“Chanteuse”. There y’go. For those too cool, too fast, to read a full review, there’s your one word water cooler response. “Chanteuse”. Eternally glamorous, but perennially doomed nightclub torch-song singer with a skeleton army in their closet. A dark heart, fawned over, but always beyond reach. Piaf. Callas. Buckley. But for those who dare look closer, come on in. Anna Calvi deserves closer inspection. It deserves not only your attention but, yikes, much of the considerable hype surrounding it. Yes, I just can’t imagine this Anna Calvi ever working down the local butcher, flogging black pudding and pork scratchings anytime soon. She’s a natural “dark star”. A bona fide Chanteuse.
Calvi’s history is fittingly elaborate. Apparently, she was found abandoned in a Moses’ basket, outside the celestial palace of a Wizard who lived high up in the mountains far, far away from civilisation. His name was…Eno! ‘Brian’ Eno. He raised the infant Calvi as his own, training her in the arts of sonic space rock alchemy. His Midas touch echoes within this record I hold today. Soon, though, Calvi had surpassed even Eno’s vision, and the pupil invariably became the master. Eno had no choice but to call for back-up in the shape up of Rob Ellis, a man wise in the ways of nurturing feral witchcraft, or as you say, “producing PJ Harvey and Marianne Faithfull”. Together, somehow, someway, Anna Calvi was born. OK, I admit this is slight embellishment on my part, but the music compelled me do it. You see, it’s got dark magic. I tell thee, it’ll make you…do…stuff.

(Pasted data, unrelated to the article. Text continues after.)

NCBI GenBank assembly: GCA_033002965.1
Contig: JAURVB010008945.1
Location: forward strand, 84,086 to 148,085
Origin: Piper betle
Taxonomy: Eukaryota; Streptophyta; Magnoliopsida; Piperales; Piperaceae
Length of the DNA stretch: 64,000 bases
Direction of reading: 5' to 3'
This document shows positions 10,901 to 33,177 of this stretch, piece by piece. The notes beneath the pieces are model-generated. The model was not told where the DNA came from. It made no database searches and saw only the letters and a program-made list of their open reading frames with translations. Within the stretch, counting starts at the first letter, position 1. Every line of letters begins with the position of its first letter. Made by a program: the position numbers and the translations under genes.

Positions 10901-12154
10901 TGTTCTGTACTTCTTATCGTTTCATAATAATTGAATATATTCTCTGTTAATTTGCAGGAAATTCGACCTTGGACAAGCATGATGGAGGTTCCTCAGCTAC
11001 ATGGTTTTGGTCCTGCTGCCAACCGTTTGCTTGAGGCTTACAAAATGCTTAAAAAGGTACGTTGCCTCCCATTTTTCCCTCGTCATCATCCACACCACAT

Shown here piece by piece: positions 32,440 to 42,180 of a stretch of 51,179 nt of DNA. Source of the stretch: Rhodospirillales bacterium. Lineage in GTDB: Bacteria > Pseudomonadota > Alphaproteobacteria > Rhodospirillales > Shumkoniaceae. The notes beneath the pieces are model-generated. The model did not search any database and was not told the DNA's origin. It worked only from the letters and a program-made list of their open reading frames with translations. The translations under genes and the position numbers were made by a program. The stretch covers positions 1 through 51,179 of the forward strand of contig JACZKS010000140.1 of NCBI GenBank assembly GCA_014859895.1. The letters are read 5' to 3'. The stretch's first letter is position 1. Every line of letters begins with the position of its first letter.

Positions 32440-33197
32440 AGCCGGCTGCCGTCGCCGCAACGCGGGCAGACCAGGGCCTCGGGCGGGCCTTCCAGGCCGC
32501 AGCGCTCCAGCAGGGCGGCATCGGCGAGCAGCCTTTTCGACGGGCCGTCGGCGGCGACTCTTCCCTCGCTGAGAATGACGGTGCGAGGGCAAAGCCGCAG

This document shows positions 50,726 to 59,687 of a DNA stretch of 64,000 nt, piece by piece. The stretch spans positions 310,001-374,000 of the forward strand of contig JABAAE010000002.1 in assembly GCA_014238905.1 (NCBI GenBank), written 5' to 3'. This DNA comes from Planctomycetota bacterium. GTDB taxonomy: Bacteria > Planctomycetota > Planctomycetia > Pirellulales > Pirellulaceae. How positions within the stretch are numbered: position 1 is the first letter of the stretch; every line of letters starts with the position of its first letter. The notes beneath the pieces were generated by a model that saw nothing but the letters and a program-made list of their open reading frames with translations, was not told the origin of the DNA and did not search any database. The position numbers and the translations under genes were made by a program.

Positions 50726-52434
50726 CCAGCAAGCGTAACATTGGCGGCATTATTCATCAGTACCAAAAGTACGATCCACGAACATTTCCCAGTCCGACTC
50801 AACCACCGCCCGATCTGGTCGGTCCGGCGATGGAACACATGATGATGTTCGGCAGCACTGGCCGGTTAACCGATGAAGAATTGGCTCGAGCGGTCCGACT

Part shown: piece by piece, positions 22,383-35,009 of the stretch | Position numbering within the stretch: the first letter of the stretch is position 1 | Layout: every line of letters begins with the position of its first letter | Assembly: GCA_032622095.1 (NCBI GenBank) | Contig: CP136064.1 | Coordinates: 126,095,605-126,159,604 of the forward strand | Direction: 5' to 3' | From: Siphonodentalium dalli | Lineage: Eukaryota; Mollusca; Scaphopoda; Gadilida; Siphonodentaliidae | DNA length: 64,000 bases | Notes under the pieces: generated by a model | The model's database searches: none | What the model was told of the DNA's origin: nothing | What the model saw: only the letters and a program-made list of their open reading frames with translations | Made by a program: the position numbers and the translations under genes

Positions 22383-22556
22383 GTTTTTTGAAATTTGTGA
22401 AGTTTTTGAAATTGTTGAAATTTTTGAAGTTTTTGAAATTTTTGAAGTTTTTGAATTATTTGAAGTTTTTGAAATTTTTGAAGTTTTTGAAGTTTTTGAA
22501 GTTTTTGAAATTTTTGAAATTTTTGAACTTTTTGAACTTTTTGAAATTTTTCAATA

Yes, from the deliriously OTT instrumental “Rider to the Sea” onward, we are beckoned into the dimly lit, fantasy netherworld of Anna Calvi. A cavernous glory resplendent with sparkles of Ennio Morricone cinematics, Buckley’s mojo pin dropping before a breathless Sin-é, a deep lungful of Frank Booth dread, a gasp of Ophelia yearning that elusive flower, and a defiant shrug of Edith Piaf leaving a trail of smokin’ carnage behind her. In other words, well worth a visit.
DRINK ME! Yes like Alice’s potion, Anna Calvi, is best swallowed whole. Songs swim through each other and, across 40 minutes, a very intricate web is woven. It’s a very distinct sound. Take “The Devil”. Calvi The Voice. A-hollerin’ like The Pope dragging Satan out of her sickly soul, and frankly, he don’t wanna come out. “OH! OH! OH! OHHHH! The Devil! Wooo-ooh-oooh!” Burn, baby, burn. Then there’s Calvi The Musician. Damn, po’ gal can play. She can make a guitar, well, gently weep, squeeze your soul, and then, suddenly, scratch your eyes out just for fun. These songs slither, weave, and strike like operatic vipers. Ten sunset spaghetti westerns with flamenco, Señoritas, empty graves, showdowns, gunslingers, sirens, burning bushes, vultures, fire ‘n’ brimstone, and, yes, sightings of Beelzebub.